Finding Faux: Saving a feral cat from certain death to life at Lake Tahoe | SierraSun.com

Finding Faux: Saving a feral cat from certain death to life at Lake Tahoe

Toree Warfield
Toree’s Stories

Faux, left, seated on her tower next to her nemesis, the sweet and gentle Charlie Tuna.

The feral kitten was destined for a burlap sack and a watery grave when a guardian angel stepped in and rescued her, along with 20 or so other kittens.

Idana Davenport was living in El Dorado County 10 years ago, before moving to Lake Tahoe. A neighbor kept cats around the house to take care of the rodents but he would not spay or neuter them so periodically he rounded up all the kittens and drowned them.

Idana learned of this and offered to pay to have the cats sterilized but the neighbor was not interested. However, he did allow her to take all the kittens.

The local SPCA would no longer accept kittens, and Cat Rescue nearby was full so Idana found homes for the lot of them herself. One wild kitty captured her attention, so she kept her and two others, naming her Faux because she had unusual coloring. She was pink.

This was a completely wild kitten, eyes not yet open and covered with fleas yet no amount of coaxing would bring her closer so Idana decided to let her live with her brother and sister on 10 acres, along with two Australian shepherds that protected the house.

Faux and siblings were called in every night to the garage by calling "Sheba," their favorite canned food. They all came running to take advantage of the meals, then hid in the garage until sneaking outside again.

Recommended Stories For You

One day, Idana returned from some errands to find Faux by the house, bleeding profusely from beneath her chin. She managed to throw a blanket over her and whisked her off to the vet.

The vet determined that Faux had been bitten by a rattlesnake and would require copious amounts of care and may not make it through the night due to excessive swelling which may cause her to suffocate.

The vet allowed Idana to sleep on the floor at the pet hospital the first night to massage the cat's neck to keep her breathing passage clear. Faux survived the night, bonding woman and cat forever so Idana opened her checkbook and told the vet to do whatever it takes.

Miraculously, Faux recovered from her ordeal, racking up a $2,500 vet bill. The only record of her injury is a scar on her chin and hopefully a healthy fear of rattlesnakes.

Six months later, Idana was walking down the driveway, the three skittish siblings and one of the dogs following, when an enormous owl swooped out of the sky and plucked Faux out of the group and up into the sky they went.

Faux was not going to give up without a fight — Idana saw Faux twist herself around until she could claw at the owl. The owl, perhaps surprised that its prey actually fought back, dropped the cat.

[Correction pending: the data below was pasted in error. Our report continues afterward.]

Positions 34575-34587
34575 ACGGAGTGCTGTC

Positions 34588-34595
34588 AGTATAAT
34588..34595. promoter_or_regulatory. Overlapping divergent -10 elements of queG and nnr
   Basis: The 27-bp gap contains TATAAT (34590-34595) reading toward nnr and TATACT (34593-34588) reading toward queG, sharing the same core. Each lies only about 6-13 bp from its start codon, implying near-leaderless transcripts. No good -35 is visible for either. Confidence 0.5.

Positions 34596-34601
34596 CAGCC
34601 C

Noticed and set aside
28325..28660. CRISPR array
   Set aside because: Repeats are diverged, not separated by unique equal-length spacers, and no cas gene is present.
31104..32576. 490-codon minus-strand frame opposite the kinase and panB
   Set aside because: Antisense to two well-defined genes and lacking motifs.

Faux survived the fall to the ground but she had large patches of skin torn off her sides, requiring another trip to the vet.

A mere $1,500 later, Faux came home. Idana lectured the cat on the way, telling her that from now on, she had to live inside as Faux's credit account was now closed.

It took some time and careful monitoring of the doorway, but Faux eventually became an indoor cat, while remaining hidden and elusive. After 10 years, Faux will occasionally crawl into Idana's lap and purr, as long as no one tries to touch her.

Idana married and moved to Lake Tahoe. Faux thought she had moved to Cat Disneyland as the first night in her new home a chipmunk appeared before her. Outdoor cat skills kicked in and the chipmunk fell to Faux's prowess.

Her new husband also had a cat, named Charlie Tuna. Faux, independent and determined to be solitary, refused to allow even Charlie, a peaceful cat, into her inner circle (consisting of just herself) and periodically they fight, instigated by Faux, much smaller than Charlie at only six pounds, yet she always wins.

A household with a cat or two in it is rarely boring, sometimes a little too exciting, but most certainly rewarding. Though Faux has been an expensive cat — and to this day, after 10 years of domesticity, still refuses to be touched or cuddled — Idana has no regrets.

There are many of these interesting creatures waiting for homes in shelters around the lake and in Reno at the Nevada Humane Society. Take the plunge, adopt a cat and enter the realm of their mysterious ways.

Toree Warfield is an avid nature lover, and writes this column to teach and stimulate interest in the marvels that surround us. Visit saveourplanetearth.com to read columns and to find links to bird song recordings, additional photos and other content.